Mistake # 6: Not preparing breakthrough strategies in advance
Handling tactics, power-play, and blocked situations on the spur of the moment often doesn’t provide successful results, unless you happen to have a long track-record and a wealth of relevant experience in business negotiations, or if you are equipped with an unusually strong intuitive guidance system.
We have seen even the most seasoned negotiators getting into totally blocked situations, especially when tension levels increase and their brain goes into fight-or-flight mode. A key breakthrough strategy thus is to monitor and actively manage your personal emotional state, as well as leading your counterparts towards a constructive process of creating common ground and co-creating a mutually beneficial outcome. We suggest brainstorming potential breakthrough strategies with your team in advance, as part of the scenario-planning, and involving a seasoned negotiation coach where needed.
Mistake # 7: Selling and challenging instead of co-creating
Although there clearly are many exceptions to this rule, we find that especially in Europe many business leaders do not like being sold to. They also often don’t respond especially well to having their business strategies, plans and activities challenged by sales-people (the Challenger Sale approach often doesn’t work well in this part of the world). And increasingly, we hear executives state that the win-win approach often produces compromises which aren’t really satisfying.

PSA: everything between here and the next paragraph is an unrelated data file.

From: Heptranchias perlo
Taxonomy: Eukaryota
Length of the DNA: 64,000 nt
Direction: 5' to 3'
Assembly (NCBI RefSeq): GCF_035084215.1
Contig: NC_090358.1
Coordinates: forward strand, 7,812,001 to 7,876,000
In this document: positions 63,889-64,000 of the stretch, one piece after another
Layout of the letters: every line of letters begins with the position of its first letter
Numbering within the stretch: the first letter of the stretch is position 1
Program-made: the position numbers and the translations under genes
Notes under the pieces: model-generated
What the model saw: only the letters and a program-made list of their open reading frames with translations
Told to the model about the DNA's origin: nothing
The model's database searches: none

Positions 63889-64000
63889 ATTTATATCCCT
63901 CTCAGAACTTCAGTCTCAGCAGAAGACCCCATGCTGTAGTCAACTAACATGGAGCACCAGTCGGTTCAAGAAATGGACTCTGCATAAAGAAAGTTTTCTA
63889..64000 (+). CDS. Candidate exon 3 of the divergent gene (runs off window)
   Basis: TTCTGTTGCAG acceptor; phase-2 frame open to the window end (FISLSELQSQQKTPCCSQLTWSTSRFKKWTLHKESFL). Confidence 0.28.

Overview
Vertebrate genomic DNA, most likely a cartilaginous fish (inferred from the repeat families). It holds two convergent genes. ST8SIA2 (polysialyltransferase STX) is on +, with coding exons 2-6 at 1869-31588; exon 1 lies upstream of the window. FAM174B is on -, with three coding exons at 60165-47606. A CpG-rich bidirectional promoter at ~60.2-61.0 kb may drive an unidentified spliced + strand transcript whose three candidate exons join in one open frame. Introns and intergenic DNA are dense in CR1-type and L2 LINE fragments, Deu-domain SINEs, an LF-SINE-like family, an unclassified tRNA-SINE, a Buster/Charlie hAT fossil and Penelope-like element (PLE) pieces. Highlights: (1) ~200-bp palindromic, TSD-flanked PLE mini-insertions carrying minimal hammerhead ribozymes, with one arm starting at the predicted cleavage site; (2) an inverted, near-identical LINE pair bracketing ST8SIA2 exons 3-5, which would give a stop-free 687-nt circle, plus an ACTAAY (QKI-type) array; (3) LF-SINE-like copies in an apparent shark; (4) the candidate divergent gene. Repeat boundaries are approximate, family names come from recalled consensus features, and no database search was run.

One of our clients has even coined the term win-win is for losers!
In today’s complex, multinational, multi-option, multi-polar world, we need to go beyond cleverly crafted compromises, and instead orchestrate the context for co-creating more holistic, sustainable, truly satisfying solutions with our counterparts in the business-negotiations we get involved in.
Mistake # 8: Not probing and checking assumptions deeply enough
We often find in our business negotiation coaching assignments that our clients believe they have understood what their counterparts really want – and they usually have already developed a whole host of potential solutions for the perceived problem. It seems that many negotiators enjoy the sense of satisfaction involved in the problem-solving process. So as soon as they see a problem, they immediately start solving it.
This highly transactional problem-solving approach often leads sales teams to present their clients with the perfect solution for the wrong problem!